Tuesday, October 18, 2016

More About the Eight Core Skills 
Part 1 - Soften & Connect 

The 8 Core Skills basically consist of sets of opposite actions - Open/Close, Stretch/Compress, Twist/Release. The one exception is the first skill - ‘Soften & Connect’ in which the two actions function more like fusion rather than fission. These skills are actually part of the Nei Gung system found in genuine Taijiquan (as well as the other Internal Martial arts like Bagua, Liu He Ba Fa and Xing Yi.) Once mastered, these skills become the physical motivation/delivery system for the transmission of the various compound bio-electromagnetic energies, in other words, the different types or forms of Qi.

Of all the 4 sets of skills, the first one, Soften & Connect is by far the most important and here’s why. Without the ability to connect and unify the entire body as if it were one big piece, whole body movement movement simply isn’t possible. Also, and perhaps even more importantly, hidden within the first Core Skill is the royal highway which eventually leads to SUNG or SONG. 

Once a relative degree of Sung is achieved, then and only then does it become possible to competently execute the other Core Skills. This achievement (the acquisition of Sung) is the first threshold or gate through which each practitioner must pass in order to be able to apply the over 40 types of Jing available in Taijiquan applications.

So what is Soften & Connect really? Well, for one thing it is the primary modus operandi (method of operation) of Zhan Zhuang, Standing Meditation. Soften & Connect or more accurately RELAX, Soften & Connect is what begins to happen during a Zhan Zhuang session if we go about training correctly. In order to do this we start with the most exterior parts of the body and then gradually progress inward until we include the deepest structural muscles, tendons, ligaments and bones, We are especially interested  in making contact with the sinews having to do with the spine and each of the spinal vertebra. These tissues hold the spine erect as well as allow it to extend and compress as well as to twist and fold.

Let’s take the upper back as an example. Please note that this procedure is actually rather complicated when viewed mentally. But if we hold to our center as is recommended during Zhan Zhuang meditation, the body itself will help facilitate many of these connections and unifications.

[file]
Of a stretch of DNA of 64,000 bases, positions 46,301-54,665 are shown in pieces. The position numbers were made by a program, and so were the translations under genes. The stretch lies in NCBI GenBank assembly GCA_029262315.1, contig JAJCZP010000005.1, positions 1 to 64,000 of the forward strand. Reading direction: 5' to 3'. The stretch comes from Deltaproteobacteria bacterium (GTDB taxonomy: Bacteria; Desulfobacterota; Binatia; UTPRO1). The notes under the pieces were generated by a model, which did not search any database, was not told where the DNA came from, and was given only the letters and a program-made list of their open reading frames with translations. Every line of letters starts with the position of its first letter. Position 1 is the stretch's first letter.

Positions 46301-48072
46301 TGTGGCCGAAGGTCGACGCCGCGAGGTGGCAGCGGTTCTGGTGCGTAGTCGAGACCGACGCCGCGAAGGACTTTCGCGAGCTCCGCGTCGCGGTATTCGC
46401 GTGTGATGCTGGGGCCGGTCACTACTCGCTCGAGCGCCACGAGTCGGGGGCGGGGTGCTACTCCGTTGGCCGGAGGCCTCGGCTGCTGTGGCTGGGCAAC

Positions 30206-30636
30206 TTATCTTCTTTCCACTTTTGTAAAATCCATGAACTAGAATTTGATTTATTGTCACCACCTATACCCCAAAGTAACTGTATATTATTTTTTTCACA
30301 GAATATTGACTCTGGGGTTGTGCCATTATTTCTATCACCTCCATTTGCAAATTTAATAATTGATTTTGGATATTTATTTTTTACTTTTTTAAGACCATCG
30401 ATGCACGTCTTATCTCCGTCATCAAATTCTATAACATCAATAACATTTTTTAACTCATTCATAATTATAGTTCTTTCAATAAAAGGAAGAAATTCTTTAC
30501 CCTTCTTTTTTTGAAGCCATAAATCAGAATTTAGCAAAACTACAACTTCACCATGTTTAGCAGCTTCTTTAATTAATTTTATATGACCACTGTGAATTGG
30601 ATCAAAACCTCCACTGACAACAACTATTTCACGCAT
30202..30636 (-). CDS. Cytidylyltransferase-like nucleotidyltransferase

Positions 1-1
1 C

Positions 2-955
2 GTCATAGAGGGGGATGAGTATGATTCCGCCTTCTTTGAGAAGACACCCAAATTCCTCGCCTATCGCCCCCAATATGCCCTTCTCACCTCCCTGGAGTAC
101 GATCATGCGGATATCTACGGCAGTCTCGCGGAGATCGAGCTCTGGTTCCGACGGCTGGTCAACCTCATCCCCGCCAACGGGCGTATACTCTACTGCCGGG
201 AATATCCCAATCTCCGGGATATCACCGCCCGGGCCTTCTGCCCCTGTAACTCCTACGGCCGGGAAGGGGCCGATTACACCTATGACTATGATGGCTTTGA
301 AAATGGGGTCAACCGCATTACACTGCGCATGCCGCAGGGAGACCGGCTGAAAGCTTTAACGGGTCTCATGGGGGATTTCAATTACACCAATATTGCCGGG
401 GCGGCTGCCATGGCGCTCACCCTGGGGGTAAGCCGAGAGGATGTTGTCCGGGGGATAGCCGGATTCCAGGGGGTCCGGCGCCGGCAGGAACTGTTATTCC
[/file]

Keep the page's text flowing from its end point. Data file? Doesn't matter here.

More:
So we start with the most superficial muscles of the upper back. These will include the Trapezius, Infraspinatus, Teres Major and Minor and the Deltoid. After relaxing these muscles in order to ‘soften’ them, we then must proceed to the next deeper level. These muscles include the Levator Scapulae and the Rhomboids, Major and Minor. For a still deeper level we must finally add the Intercostal muscles. (The muscles connecting the ribs to each other and in part to the spinal vertebra.

Realistically, this procedure must then be applied throughout the entire body, from head to toe. And this is just the muscles. From there we must become acquainted and work with all the tendons and ligaments. Deeper still we encounter the bones themselves as well as the bone marrow housed in the center of each. At the same time we become aware of the bone marrow deep within the bones, we may also become aware of our Zhang Fu or the Internal Organs. This will also include the brain and the glands. Of course this accomplishment generally takes many years of dedicated and correct practice.

The idea of the ‘connect’ part of Relax, Soften & Connect is a little more difficult to explain. Of course physically the muscles do not actually alter their shape or anything, other than what happens when the muscles naturally relax their tension and ‘soften,’ but energetically something very different happens. We literally begin to feel that more and more of our muscles and muscle groups are somehow joined or fused to one another such that when we breath or move, all our muscles function simultaneously, in unison as though they are one complete unit - like a single-celled biologic or in Taiji like a big round ball moving. And of course this... is Sung!

In the next installment we’ll examine the other 3 pairs that make up the remainder of the 8 Core Skills and how they work and also how to train them both for inclusion in a Taiji form as well as for martial application.

The photo is an example of Ying Zhuang - Eagle Stance